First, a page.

Uneasy lies the head
Kemal Dervis, the new mega-minister of the Turkish economy and former World Bank vice-president, talks about the Turkish economy and the growing sense of imminent change in his country.
Kemal Dervis, the new mega-minister of the Turkish economy, has an ancestor whose body is buried on an Aegean island, and whose head rests in the famous Ottoman-period graveyard at Karacaahmet in Istanbul. He was, historian Murat Bardakci tells us, Halil Hamid Pasa (1736-58) who was brought in as sadrazam (chief minister) by the sultan to tackle difficult economic and international problems.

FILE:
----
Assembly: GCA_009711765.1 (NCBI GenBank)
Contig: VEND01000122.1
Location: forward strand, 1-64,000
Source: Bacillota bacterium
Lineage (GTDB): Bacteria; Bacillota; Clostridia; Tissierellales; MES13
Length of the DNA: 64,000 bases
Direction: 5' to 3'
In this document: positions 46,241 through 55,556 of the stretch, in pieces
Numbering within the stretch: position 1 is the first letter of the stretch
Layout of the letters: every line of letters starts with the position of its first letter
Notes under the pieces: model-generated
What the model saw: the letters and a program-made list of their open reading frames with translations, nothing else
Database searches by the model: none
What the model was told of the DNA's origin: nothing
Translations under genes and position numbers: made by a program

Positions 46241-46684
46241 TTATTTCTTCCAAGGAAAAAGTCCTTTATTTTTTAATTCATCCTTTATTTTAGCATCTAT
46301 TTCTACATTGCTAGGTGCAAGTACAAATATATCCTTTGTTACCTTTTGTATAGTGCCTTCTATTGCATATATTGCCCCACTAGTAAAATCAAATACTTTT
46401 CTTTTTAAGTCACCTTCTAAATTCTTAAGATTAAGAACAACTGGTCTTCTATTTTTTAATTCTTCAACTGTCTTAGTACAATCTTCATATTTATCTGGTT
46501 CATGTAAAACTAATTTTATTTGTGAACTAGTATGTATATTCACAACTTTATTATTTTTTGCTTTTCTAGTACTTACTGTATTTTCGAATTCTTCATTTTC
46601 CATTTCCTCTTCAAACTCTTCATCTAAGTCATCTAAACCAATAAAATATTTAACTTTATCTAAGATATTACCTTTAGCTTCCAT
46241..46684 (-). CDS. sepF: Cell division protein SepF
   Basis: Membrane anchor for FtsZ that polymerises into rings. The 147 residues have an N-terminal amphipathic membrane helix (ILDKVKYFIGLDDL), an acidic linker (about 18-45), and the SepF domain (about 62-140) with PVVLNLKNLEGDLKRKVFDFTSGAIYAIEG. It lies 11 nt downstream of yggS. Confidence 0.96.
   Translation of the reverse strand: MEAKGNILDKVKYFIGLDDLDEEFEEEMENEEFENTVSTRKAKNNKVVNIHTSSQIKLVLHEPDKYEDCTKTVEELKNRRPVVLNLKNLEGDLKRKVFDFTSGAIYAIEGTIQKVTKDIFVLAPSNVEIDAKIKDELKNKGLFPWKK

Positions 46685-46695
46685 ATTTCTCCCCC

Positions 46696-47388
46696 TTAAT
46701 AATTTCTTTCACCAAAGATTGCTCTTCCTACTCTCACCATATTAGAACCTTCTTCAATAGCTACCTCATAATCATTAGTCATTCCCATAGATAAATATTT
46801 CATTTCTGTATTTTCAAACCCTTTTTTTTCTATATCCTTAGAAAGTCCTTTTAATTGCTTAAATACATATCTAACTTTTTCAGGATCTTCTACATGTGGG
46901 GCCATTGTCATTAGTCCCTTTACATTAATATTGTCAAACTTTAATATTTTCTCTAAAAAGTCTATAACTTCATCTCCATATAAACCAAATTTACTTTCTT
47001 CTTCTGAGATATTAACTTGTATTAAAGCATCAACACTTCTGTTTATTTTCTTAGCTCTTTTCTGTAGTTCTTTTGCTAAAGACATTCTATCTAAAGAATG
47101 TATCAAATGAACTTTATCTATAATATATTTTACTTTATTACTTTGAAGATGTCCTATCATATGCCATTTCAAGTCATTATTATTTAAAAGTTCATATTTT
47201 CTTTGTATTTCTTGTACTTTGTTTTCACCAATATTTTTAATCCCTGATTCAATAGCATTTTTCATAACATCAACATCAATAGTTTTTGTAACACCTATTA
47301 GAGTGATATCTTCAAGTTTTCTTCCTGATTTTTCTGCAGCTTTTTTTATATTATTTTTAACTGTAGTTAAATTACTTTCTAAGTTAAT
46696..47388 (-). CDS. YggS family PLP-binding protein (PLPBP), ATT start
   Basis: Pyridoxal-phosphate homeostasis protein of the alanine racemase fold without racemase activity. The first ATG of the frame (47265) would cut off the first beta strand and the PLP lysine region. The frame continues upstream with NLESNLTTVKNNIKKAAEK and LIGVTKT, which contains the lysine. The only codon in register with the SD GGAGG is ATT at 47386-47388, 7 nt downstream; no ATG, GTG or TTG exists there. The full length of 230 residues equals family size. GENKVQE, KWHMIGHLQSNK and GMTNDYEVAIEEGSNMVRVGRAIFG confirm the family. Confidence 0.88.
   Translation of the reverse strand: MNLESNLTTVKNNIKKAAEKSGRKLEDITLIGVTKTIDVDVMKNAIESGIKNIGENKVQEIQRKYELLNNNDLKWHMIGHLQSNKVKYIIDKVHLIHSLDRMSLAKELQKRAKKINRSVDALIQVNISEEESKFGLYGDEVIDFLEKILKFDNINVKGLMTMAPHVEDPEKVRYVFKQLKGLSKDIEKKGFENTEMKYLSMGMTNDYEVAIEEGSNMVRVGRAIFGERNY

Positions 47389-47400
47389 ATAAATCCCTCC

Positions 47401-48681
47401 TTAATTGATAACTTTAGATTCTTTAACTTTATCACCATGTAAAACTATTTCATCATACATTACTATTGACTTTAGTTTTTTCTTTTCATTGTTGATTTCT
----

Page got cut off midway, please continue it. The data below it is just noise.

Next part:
Hamid took radical steps, earning a reputation as a reformer. But he stepped on many toes, including, it seems, those of the sultan himself.
After three years he was fired and sent as governor to Mecca, the Ottoman equivalent of Siberia. He never got there. When his ship reached the island of Bozcaada, in the north Aegean, he was taken off board, strangled and beheaded. His body was buried on the island.
His head was put into a goatskin filled with honey, one of the most antiseptic of nature's products, and sent to Istanbul for the sultan's inspection.